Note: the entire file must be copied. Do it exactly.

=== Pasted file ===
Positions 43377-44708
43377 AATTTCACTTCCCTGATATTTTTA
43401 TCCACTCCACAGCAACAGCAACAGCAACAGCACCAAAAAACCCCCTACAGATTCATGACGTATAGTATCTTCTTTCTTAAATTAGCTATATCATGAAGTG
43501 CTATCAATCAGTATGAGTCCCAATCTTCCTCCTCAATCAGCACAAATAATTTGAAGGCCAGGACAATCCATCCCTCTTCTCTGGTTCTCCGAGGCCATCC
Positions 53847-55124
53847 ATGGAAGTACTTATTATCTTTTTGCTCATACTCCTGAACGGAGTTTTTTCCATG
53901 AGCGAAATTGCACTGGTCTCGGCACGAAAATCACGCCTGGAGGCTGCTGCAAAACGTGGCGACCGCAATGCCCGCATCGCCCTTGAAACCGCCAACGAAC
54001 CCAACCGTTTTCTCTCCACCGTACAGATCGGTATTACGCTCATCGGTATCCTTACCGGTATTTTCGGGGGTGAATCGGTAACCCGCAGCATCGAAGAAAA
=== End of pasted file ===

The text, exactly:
Positions 43377-44708
43377 AATTTCACTTCCCTGATATTTTTA
43401 TCCACTCCACAGCAACAGCAACAGCAACAGCACCAAAAAACCCCCTACAGATTCATGACGTATAGTATCTTCTTTCTTAAATTAGCTATATCATGAAGTG
43501 CTATCAATCAGTATGAGTCCCAATCTTCCTCCTCAATCAGCACAAATAATTTGAAGGCCAGGACAATCCATCCCTCTTCTCTGGTTCTCCGAGGCCATCC
Positions 53847-55124
53847 ATGGAAGTACTTATTATCTTTTTGCTCATACTCCTGAACGGAGTTTTTTCCATG
53901 AGCGAAATTGCACTGGTCTCGGCACGAAAATCACGCCTGGAGGCTGCTGCAAAACGTGGCGACCGCAATGCCCGCATCGCCCTTGAAACCGCCAACGAAC
54001 CCAACCGTTTTCTCTCCACCGTACAGATCGGTATTACGCTCATCGGTATCCTTACCGGTATTTTCGGGGGTGAATCGGTAACCCGCAGCATCGAAGAAAA